Adiós a mis maestras

de la clase de español.

— Tzivia



{August 18, 2008}   In Eight Years Here I Learned


Write about the way you feel around us and write at least 10 lines about what you learned about us after being around us for so long. Each line starting with: I learned

—Idelis

 

In these 8 years I taught at The Care Center …

 

— Maria D.

 

In Eight Years Here I Learned

for Maria D. and Idelis

 

That phat isn’t a weight issue

and hooked up doesn’t have anything to do with connecting telephones, fastening skirts or hanging pictures.

I learned that when a student talks about her ‘moms’ she isn’t commenting on anyone’s sexual preference.

I learned to always assume the best

and that a sneer might be a smile that lost its way.

I learned there are many ways to do things right

and what looks like a mistake can be a saving grace.

I learned to love chaos

a little.

I learned what a fresh tattoo looks like

and the artistic potential in a bottle of nail polish.

I learned about pichones, bochinche and bachata.

I learned not to say “cállate!” in polite company

I learned that a poem written in 20 minutes by a young woman under 20 can go deeper and burn brighter than anything some dead Brit wrote 400 years ago

I learned everyone is a poet, even the girl in the basketball shorts and tank top who loomed over me and growled, “I won’t.”

I learned that no can mean maybe, and maybe can mean please believe that I can.

I learned to talk less and listen more.

I learned that my best teachers were sitting right in front of me.

 

 

— Tzivia



{August 18, 2008}   Haiku

Write a Haiku poem about an experience in The Care Center – good or bad.

— Yailine

 

 

5-9-6 Haiku

for Yailine and Anita’s Class

 

Haiku masters grant

more syllables for deep emotion

goodbye storms in my throat

 

 

— Tzivia

 

 

 

Haiku for Yaileen

 

Along with the breeze

A van arrives. Babies cry.

Mothers here to learn.

 

— Tzivia



{August 18, 2008}   I Didn’t Like

Write about something you dislike the most. Start each sentence off with I Didn’t Like.

— Ashley

 

I Didn’t Like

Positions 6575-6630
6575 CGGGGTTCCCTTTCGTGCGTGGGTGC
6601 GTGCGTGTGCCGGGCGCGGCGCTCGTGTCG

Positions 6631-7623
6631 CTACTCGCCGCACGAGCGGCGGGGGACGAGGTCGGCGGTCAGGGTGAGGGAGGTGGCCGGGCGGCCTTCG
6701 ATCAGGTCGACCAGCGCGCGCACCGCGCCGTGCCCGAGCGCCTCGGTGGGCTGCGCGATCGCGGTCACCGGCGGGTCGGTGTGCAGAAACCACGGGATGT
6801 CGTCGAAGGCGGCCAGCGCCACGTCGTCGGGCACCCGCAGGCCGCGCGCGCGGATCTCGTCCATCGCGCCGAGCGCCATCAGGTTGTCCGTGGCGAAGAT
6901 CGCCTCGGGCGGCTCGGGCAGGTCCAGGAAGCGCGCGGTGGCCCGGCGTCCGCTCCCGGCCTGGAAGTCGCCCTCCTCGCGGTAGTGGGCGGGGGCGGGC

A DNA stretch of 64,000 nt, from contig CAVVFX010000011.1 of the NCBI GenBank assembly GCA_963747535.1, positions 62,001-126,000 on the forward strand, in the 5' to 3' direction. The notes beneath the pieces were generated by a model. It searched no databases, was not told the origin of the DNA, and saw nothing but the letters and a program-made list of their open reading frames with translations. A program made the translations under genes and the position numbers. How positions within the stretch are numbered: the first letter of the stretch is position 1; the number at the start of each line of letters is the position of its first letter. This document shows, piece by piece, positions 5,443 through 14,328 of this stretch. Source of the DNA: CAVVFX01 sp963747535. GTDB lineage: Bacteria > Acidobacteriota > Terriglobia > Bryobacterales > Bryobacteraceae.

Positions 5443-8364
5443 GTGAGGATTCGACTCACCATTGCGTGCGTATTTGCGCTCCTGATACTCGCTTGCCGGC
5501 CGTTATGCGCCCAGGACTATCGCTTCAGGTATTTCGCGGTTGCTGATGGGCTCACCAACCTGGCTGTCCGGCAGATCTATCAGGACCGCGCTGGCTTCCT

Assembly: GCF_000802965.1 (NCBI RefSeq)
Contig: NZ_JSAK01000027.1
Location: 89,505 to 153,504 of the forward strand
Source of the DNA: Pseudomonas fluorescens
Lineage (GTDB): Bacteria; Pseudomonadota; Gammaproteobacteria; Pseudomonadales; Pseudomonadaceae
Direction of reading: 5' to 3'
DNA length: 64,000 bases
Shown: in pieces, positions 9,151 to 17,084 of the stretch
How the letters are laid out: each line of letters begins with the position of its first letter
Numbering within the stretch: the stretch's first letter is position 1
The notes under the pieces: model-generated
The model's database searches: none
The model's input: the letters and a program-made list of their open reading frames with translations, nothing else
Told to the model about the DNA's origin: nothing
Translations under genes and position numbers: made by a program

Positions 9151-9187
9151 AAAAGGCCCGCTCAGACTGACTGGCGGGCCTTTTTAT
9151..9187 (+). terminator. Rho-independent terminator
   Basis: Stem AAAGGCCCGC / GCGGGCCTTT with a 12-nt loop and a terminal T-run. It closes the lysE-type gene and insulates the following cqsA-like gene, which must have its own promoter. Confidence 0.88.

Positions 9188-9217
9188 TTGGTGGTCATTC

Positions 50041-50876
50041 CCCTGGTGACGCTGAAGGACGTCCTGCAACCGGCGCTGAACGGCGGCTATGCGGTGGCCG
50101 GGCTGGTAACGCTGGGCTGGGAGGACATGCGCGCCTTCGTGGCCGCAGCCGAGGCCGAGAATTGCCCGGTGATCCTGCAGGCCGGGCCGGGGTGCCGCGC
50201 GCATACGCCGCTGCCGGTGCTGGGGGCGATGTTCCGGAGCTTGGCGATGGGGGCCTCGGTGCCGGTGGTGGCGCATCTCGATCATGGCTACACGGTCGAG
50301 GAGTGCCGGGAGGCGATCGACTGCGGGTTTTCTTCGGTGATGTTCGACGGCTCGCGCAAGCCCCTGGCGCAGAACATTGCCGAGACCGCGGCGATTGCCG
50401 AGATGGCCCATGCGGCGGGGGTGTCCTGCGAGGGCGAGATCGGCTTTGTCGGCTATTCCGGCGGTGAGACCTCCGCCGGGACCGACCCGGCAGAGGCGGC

for Ashley

 

I didn’t like students crumpling pieces of paper with budding poems struggling on the line,

or students refusing to use both sides of the page – I could hear the rainforests crying!

I didn’t like Monday mornings any more than students did,

or that I was never able to get them to be as excited about Walt Whitman as I was.

I didn’t mind hearing: “I hate poetry” or “This is boring.” Those words were an invitation and a challenge for me.

I didn’t like students whispering in the back row or crinkling candy wrappers during poets’ visits.

I didn’t like pages with only a name and the date written on top;

only a ghost where a poem should be.

I didn’t like to see the shadows of past criticism and cruel judgment that revealed themselves when students said, “I can’t,” “I won’t” or “Mine’s no good.”

I didn’t like having to say goodbye.

 

— Tzivia

 



{August 18, 2008}   Journey

Assignment: Now here my journey ends … but also begins …

– Sharika

 

 

Journey

for Sharika & Ericka

and all of the poets of The Care Center, 2000-2008

March 2000, I enter this old house

Here my journey begins

A jumble of paintings on the wall; pregnant girls eating bagels, sipping juices in the hall

Here my journey begins

A totebag full of poems and paper

Here my journey begins

I’ll teach Whitman and Shakespeare, my hopes running high

Here my journey begins

I stand in front of the class, unseeing eyes mirror back

Here my journey begins

I say ‘Here’s some paper, please write a poem”

Here my journey begins

I turn pale as the moon, as the page in my hand

Here my journey begins

My voice quavers. I speak nonetheless

Here my journey begins

Harjo. Whitman. Frost, Piercy and Yeats

Here my journey begins.

Pens hover, pages wait

Here my journey begins

‘Don’t think; your pen knows the way,’

Here my journey begins

‘Write about colors. Describe your mothers. Don’t rhyme. At least five lines … ‘

Here my journey begins

‘Don’t tear that page, you’re breaking my heart’

Here my journey begins

Palms pound desks, doors slam, students stomp out

Here my journey begins

‘Poetry’s boring.’ ‘Poetry sucks.’ ‘Will this be on the GED?’

Here my journey begins

Ink spills, voices crack

Here my journey begins

Stories topple into print

Here my journey begins

‘My brother murdered’ one girl writes; ‘My father passed from AIDS’ A street at night, a girl on the streets, a candle, a room …

Here their journeys begin

‘My baby’s first tooth,’ ‘My love,’ ‘My life,’ ‘My husband,’ ‘My friend’ …

The voices increase, our journeys begin

Eyes fill with tears, our poems fill books

Here our journeys begin

The words dance, the words cry, words crouch, words stir, they soar

Here our journeys begin

My poem is done, theirs just begun

And now my journey must end

‘Teacher goodbye, but first write a poem

Before your new journey begins’

And so our new journeys begin.



{August 18, 2008}   How I Feel

ASSIGNMENT:

Write about how you feel about leaving The Care Center and your new job.

– Samantha

Write an I feel poem.

– Christina

 

How I Feel

for Samantha and Christina

 

How does it feel to leave

what you’ve planted

What you helped to grow?

 

Each day, each week, another student disappears.

Someone I grew to have hope in. Someone I cared for.
Now it’s my turn to leave.

I want to say goodbye with care.

Not just disappear.

Leaving here feels like planting a garden

then moving away

knowing

petals will open

roses will bloom

but I won’t be there to see it.

 

The new job feels like a bed of soil

and I am holding a palmful of seeds

and I don’t know what they’ll grow to be.

– Tzivia



et cetera